Accordingly to the initial hypothesis, we believe that the results obtained in this work provide sufficient evidence that the SV response during the metaboreflex depends on the setting of the metaboreflex stimulation: if the metaboreflex is stimulated by the PEMI maneuver, SV increases; in contrast, if the metaboreflex is stimulated by EMI, then SV does not increase. This result seems to be explainable, at least in part, by the different behavior of HR between the two methods of metaboreflex stimulation, which in turn affected DT and myocardial performance. Indeed, the PEMI maneuver was not able to stimulate cardiac chronotropism whereas during the EMI test clear HR elevation occurred compared with the control test.

As stated in the Introduction, the lack of HR response during the PEMI maneuver is not a novel phenomenon, because it has previously been described in several studies dealing with the metaboreflex conducted in both animals and humans [1, 6, 26, 30]. The current consensus is that in the PEMI setting an increment in the parasympathetic tone takes place because of two phenomena: the intense arterial baroreflex stimulation because of the sustained blood pressure and the withdrawal of the central command at the cessation of exercise. The consequence is that the parasympathetic activity increases and obscures the effect of the metaboreflex-induced sustained sympathetic activity upon the sinus node, thus explaining the lack of an effect of PEMI upon HR [19, 25, 26]. The results obtained in this work are in good accordance with this scenario. Different HR behavior, on the other hand, was observed when the metaboreflex was evoked by means of EMI. In this situation HR increased in comparison with the other sessions of the protocol, which meant that the EMI maneuver was capable of eliciting a chronotropic stimulation, possibly because the central command was still operating and reduced the parasympathetic tone which, in turn, could not counteract the enhanced sympathetic activity towards the sinus node.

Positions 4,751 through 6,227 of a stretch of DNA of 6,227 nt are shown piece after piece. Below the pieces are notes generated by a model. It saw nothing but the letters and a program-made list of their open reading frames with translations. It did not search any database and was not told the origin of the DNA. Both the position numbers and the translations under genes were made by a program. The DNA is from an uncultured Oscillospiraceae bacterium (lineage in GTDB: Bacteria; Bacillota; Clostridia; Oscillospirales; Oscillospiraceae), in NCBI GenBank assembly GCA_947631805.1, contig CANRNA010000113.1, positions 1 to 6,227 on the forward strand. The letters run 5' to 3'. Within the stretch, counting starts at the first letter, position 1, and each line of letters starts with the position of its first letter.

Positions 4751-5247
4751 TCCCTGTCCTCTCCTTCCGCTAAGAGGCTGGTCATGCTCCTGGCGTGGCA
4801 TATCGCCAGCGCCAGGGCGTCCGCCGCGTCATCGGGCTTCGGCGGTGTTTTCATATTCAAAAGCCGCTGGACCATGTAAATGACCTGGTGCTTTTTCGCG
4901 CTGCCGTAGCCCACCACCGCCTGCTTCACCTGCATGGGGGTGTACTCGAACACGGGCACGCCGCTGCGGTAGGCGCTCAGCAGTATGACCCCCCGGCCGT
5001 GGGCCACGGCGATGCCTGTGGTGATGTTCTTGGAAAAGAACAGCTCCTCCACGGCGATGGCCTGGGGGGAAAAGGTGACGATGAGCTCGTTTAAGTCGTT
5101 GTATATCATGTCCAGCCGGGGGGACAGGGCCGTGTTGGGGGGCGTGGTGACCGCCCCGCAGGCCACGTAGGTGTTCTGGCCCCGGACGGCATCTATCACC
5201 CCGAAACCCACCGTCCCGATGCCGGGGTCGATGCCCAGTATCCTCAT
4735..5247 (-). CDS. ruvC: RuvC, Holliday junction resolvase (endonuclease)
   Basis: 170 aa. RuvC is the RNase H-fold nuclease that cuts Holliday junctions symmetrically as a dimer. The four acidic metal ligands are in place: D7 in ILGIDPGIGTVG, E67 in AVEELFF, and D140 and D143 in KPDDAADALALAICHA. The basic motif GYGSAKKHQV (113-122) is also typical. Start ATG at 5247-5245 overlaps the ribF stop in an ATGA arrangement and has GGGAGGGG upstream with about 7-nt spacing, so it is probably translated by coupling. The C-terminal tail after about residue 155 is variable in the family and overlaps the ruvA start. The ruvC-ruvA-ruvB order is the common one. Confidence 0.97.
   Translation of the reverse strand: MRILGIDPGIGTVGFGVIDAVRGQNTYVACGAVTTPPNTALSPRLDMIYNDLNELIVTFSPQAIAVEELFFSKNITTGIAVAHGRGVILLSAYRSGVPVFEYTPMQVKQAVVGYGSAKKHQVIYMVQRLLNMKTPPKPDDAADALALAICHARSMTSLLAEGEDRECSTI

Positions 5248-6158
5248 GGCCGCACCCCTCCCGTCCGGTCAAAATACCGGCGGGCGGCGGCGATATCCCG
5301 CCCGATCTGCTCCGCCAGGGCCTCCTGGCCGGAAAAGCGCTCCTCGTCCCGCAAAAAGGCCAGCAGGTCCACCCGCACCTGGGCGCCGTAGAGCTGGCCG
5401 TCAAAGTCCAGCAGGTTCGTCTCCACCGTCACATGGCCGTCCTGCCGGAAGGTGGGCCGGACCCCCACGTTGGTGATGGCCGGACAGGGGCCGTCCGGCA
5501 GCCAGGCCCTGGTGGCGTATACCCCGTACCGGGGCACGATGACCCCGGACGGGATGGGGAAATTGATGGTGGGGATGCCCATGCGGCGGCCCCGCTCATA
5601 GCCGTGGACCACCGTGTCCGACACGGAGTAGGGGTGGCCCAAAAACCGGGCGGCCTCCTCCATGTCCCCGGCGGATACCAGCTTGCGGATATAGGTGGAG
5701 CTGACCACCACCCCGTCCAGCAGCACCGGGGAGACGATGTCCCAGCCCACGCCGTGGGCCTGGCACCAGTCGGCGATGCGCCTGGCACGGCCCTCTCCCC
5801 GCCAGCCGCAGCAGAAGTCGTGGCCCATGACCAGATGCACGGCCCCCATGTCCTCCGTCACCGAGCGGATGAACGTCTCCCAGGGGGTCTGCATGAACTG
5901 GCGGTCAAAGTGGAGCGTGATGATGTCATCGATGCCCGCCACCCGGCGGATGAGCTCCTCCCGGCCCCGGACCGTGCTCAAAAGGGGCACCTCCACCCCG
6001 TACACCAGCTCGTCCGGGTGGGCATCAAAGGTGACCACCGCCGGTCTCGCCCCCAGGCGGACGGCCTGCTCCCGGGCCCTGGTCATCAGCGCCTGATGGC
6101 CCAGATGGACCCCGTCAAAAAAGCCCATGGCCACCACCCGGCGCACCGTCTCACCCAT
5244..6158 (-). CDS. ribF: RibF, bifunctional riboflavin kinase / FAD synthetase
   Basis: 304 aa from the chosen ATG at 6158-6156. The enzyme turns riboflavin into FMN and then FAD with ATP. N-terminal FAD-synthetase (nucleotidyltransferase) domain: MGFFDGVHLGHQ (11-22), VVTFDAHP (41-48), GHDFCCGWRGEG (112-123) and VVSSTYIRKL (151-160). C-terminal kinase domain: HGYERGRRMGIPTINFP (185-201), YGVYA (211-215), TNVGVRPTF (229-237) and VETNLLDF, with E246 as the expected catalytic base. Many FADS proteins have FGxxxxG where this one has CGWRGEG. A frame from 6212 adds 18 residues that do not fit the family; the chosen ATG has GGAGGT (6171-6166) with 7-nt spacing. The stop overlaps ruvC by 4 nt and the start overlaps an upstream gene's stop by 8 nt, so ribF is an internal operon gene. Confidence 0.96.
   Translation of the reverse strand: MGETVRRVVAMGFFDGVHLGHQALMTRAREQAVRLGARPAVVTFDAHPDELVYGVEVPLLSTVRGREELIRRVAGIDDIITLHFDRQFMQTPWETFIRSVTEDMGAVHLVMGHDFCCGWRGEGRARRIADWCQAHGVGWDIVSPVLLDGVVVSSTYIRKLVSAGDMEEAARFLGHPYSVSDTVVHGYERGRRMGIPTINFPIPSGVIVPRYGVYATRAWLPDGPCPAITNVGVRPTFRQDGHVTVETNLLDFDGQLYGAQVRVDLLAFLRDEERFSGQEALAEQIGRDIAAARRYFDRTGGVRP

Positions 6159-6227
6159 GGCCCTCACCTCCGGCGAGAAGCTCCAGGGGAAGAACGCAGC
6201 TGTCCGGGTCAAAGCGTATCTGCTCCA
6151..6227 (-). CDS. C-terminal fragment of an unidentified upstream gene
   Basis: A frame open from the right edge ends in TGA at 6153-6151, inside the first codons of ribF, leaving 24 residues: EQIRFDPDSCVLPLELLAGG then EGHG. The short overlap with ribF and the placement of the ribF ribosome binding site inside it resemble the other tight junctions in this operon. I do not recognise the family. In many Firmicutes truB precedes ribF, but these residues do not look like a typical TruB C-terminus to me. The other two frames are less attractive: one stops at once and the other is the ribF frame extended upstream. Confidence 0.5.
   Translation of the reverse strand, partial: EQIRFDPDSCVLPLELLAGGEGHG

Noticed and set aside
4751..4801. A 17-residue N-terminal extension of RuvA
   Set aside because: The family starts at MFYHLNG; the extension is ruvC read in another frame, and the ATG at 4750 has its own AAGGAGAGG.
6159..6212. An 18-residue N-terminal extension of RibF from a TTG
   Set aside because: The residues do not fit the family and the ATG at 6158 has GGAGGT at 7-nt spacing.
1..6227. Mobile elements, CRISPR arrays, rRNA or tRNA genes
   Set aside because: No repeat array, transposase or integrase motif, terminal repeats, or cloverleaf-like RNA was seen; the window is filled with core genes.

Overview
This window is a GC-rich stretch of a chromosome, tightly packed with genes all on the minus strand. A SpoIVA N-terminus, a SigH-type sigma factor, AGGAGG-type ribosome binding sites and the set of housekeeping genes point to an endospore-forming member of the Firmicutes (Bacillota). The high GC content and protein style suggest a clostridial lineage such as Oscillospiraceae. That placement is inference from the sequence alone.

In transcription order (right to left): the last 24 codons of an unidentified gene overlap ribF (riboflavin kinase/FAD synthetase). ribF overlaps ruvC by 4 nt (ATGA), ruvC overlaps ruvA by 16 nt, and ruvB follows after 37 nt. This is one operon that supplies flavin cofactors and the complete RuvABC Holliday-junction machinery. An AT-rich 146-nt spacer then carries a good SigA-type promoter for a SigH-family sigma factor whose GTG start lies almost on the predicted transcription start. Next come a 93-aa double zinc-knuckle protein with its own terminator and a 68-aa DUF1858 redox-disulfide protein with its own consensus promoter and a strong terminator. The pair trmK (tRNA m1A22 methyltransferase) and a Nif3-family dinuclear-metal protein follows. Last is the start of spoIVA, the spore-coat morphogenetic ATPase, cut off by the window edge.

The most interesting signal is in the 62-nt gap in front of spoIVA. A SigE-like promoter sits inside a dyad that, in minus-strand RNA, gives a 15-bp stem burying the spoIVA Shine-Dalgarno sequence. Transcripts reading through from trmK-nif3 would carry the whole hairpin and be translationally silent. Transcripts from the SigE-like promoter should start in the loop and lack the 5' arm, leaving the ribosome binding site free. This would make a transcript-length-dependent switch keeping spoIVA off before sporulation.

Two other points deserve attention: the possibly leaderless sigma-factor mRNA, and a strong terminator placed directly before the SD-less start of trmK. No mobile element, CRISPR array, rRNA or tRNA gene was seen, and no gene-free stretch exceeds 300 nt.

The described different HR behavior between the PEMI and the EMI conditions had a remarkable consequence on DT: it decreased during the metaboreflex period of EMI, because of the cardio-acceleration, whereas it increased during the PEMI test, because HR decreased towards baseline. As a consequence of the DT elongation, during the PEMI test more efficient cardiac filling was likely to have occurred. Actually, VFR increased during the PEMI compared with the CER test and this recruited the Frank–Starling mechanism and enhanced cardiac performance, thereby increasing SV.